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Old February 3, 2013, 09:22 PM   #18
Lost Sheep
Senior Member
 
Join Date: January 24, 2009
Location: Anchorage Alaska
Posts: 2,946
I'm sick all over again

When I left Florida to come to Alaska in 1980, I was offered a pistol and holster almost exactly like yours. In trade for a camera lens which, as it happens, I have never taken a picture through since, but I kept because I was going to drive FL to AK and thought I should keep. Dollar value, about $250. Kicking myself ever since.

"My" .45, too, was from the second production run of 1911s sold to the U.S. It, too, had the flat mainspring housing, long trigger and short grip safety, but mine had been Parkerized (I believe the original finish in the early years was blued.) It was not uncommon for guns after the First World War to have been returned to armories, sometimes in parts, to be reassembled from the parts bins for reissue later (after refiniahing), leading to some 1911-1914 frames being mated with 1945 slides being used in the Korean War in the '50s.

I am still sick over not grabbing that gun, but I knew I was going to have to drive through Canada, so shipping from a Montana FFL to and Alaskan FFL would have been necessary. But I wish I had done it.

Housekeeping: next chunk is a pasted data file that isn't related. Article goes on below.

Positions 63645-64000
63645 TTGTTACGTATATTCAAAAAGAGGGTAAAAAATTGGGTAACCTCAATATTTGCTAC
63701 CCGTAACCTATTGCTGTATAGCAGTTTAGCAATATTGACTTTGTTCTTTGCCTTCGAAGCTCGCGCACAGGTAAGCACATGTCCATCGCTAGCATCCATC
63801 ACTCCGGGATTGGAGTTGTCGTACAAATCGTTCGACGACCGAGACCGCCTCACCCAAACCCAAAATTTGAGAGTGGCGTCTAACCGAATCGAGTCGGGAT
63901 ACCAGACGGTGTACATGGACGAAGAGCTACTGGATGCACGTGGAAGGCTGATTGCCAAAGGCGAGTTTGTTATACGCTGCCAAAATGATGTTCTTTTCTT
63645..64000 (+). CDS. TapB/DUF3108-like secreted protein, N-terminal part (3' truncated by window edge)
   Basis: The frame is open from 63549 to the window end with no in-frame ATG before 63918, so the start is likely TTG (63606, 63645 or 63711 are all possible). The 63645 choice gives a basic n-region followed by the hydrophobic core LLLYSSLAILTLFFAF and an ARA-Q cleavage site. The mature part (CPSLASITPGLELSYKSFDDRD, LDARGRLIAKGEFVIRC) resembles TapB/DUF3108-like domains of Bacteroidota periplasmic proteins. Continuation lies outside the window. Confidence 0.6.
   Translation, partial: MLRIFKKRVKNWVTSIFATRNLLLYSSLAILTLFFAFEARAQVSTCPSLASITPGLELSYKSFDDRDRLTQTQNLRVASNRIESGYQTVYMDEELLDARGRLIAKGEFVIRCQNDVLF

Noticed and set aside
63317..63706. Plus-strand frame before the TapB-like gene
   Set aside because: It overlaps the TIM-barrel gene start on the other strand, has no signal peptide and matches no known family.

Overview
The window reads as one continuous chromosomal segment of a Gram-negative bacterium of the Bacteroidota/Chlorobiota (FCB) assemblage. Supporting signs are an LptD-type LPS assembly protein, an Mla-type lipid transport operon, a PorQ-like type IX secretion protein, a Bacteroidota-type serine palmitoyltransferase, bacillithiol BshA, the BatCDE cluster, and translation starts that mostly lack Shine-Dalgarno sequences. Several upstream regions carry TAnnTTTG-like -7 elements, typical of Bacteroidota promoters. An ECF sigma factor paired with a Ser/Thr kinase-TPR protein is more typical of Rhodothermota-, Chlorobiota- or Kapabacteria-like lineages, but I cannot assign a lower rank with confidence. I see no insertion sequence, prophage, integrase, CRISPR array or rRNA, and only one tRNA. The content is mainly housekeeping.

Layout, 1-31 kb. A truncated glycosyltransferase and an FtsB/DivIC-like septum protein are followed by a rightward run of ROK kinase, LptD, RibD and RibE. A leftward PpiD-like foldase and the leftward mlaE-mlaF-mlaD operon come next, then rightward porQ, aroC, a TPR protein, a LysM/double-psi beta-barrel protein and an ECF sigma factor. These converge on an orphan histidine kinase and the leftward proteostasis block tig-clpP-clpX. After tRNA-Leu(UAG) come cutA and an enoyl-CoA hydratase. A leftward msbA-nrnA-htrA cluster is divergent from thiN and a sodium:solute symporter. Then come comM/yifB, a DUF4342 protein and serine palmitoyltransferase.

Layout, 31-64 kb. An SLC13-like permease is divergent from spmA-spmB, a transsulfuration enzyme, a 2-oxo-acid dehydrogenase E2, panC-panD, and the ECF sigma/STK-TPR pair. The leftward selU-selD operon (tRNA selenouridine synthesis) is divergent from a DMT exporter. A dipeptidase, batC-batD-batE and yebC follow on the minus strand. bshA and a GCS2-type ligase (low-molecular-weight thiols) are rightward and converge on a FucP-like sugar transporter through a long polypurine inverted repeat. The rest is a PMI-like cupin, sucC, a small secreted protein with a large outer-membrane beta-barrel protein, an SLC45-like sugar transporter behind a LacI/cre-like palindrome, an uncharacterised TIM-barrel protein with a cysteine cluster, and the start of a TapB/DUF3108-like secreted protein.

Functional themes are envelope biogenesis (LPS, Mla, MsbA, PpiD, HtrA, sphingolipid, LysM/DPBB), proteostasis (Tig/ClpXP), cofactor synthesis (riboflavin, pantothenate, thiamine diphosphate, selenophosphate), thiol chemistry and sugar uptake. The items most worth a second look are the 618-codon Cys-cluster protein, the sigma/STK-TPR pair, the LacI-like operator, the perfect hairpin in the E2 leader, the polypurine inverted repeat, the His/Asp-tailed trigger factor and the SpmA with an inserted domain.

I once had a really nice leather bicycle seat that had been left out in the weather for a year. It was curled, stiff and looked a lot like your holster. I worked it with saddle soap every day for a week until it regained its shape, then oiled and waxed it (forget what I used) until it regained its proper feel. It never did look as pretty as it probably did when new, but it rode nicely.

Before I worked on a valuable holster, I would check with a holster maker or saddler or other leather expert for advice.

Good luck. You have a bit of American History and Family History there. I envy you.

Lost Sheep
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